What we call something doesn't change its physical characteristics. As Shakespeare pointed out, "A rose by an other name would smell as sweet". But when it comes to taxonomy, an organism's name is a hypothesis about its affinities with other organisms in the past or present. What we call something is has far reaching consequences. The recent naming of a mid-Cretaceous Rosid fossil as Phylica piloburmensis is a case in point. I explain why in this News & Views article in Nature Plants: Reconfiguring Darwin’s abominable mystery. Here is a free full-text link https://rdcu.be/cIarG.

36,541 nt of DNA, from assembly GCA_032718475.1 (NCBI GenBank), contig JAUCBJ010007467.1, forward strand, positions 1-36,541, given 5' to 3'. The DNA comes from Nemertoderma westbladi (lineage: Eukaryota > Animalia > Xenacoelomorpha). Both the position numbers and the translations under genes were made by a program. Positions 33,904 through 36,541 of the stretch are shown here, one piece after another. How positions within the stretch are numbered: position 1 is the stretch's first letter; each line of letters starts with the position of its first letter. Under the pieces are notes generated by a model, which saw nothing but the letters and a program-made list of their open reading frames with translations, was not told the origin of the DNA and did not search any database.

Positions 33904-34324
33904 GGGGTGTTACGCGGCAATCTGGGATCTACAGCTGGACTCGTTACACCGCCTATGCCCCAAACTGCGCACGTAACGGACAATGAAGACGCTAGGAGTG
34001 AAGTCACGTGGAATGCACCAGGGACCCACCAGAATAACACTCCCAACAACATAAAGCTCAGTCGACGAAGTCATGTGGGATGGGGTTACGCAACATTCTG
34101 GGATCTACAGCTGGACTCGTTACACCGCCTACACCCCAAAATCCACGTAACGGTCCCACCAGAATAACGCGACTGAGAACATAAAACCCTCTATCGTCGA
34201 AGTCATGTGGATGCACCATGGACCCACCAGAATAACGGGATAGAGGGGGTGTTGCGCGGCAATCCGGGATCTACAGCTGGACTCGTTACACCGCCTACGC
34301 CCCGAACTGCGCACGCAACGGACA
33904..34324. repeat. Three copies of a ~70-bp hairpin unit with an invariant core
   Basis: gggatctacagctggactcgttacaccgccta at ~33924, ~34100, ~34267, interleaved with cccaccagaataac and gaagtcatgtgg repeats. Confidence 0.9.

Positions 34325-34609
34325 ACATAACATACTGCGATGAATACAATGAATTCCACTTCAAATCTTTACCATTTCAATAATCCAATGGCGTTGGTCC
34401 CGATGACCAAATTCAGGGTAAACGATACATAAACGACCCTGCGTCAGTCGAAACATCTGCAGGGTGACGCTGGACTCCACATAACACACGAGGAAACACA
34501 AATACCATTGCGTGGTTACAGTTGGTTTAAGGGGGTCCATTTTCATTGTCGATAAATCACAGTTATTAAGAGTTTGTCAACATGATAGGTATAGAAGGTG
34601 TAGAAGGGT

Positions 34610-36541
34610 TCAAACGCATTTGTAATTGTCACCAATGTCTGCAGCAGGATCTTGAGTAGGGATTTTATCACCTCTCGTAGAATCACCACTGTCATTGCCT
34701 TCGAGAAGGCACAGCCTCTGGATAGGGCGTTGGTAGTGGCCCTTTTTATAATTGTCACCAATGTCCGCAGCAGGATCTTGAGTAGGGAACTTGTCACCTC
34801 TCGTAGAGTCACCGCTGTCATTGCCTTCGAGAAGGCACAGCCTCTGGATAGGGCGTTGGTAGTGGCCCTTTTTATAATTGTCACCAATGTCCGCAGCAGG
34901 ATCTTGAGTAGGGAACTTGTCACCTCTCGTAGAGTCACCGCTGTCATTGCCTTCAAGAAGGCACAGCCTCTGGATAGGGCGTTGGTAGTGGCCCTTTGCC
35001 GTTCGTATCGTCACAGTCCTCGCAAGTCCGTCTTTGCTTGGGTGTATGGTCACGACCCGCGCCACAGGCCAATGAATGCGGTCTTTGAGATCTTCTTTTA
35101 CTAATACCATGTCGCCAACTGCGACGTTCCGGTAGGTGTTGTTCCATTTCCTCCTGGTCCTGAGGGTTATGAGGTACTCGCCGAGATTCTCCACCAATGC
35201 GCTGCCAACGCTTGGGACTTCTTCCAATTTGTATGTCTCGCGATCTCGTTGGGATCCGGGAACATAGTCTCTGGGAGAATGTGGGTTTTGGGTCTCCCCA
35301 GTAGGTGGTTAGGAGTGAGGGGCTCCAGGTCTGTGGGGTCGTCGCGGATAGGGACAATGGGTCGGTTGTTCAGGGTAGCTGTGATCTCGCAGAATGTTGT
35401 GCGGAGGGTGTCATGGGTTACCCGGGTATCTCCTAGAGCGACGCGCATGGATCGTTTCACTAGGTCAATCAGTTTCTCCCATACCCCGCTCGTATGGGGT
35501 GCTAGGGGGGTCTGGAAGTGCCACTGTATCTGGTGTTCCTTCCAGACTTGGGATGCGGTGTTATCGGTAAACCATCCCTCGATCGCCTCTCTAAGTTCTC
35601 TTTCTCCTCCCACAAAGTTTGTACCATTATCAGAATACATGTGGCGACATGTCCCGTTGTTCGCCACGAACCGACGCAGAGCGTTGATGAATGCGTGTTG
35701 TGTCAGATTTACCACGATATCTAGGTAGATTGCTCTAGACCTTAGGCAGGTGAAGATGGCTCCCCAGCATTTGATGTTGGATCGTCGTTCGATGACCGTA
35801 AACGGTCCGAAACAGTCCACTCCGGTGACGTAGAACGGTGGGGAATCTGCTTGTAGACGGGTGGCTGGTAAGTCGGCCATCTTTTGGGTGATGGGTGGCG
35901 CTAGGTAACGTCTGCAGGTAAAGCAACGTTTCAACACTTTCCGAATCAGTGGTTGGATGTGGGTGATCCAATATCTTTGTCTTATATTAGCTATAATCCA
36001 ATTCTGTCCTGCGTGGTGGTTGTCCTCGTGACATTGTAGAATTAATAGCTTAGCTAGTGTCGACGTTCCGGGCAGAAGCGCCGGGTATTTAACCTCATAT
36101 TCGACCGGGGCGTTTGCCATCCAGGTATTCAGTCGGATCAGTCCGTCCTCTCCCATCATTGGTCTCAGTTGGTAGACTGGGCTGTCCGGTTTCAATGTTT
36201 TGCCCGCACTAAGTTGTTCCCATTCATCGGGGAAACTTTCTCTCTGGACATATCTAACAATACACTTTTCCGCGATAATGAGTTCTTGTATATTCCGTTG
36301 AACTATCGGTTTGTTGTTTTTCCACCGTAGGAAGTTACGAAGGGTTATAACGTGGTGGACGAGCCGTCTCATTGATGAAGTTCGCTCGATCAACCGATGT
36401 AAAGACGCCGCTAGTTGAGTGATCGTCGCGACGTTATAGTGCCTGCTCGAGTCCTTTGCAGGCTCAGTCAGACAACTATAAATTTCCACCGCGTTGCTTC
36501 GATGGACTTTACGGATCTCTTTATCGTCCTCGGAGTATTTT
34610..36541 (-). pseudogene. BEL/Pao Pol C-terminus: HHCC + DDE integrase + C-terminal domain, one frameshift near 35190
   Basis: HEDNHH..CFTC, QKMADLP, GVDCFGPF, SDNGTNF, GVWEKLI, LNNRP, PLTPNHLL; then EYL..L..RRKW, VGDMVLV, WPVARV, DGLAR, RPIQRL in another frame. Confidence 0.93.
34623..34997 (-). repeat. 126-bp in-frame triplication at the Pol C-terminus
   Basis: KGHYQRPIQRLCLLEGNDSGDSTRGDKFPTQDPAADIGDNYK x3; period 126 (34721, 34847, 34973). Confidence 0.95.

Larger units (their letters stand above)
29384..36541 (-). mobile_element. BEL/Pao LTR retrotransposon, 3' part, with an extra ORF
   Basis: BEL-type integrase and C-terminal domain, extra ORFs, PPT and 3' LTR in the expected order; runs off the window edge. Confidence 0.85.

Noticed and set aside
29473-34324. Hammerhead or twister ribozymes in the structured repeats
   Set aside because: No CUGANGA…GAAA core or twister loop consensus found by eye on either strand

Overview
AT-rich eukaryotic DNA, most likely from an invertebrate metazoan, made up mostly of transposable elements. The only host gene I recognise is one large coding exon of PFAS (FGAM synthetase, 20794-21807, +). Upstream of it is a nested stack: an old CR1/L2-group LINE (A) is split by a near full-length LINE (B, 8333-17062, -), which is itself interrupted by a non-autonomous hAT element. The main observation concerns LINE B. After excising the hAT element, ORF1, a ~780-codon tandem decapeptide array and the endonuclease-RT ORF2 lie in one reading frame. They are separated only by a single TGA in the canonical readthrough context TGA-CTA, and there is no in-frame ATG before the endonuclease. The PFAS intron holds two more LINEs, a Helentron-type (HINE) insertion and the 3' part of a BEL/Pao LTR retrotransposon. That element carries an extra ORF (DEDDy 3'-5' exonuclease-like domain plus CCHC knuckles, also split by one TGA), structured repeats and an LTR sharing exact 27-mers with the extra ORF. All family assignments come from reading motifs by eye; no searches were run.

A Rosid by any other name would be less abominably mysterious
Naming a mid-Cretaceous fossil as a modern genus could have far-reaching consequences for our understanding of angiosperm evolution
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Life Sciences > Biological Sciences > Ecology
An online-only, monthly journal publishing the best research on plants — from their evolution, development, metabolism and environmental interactions to their societal significance.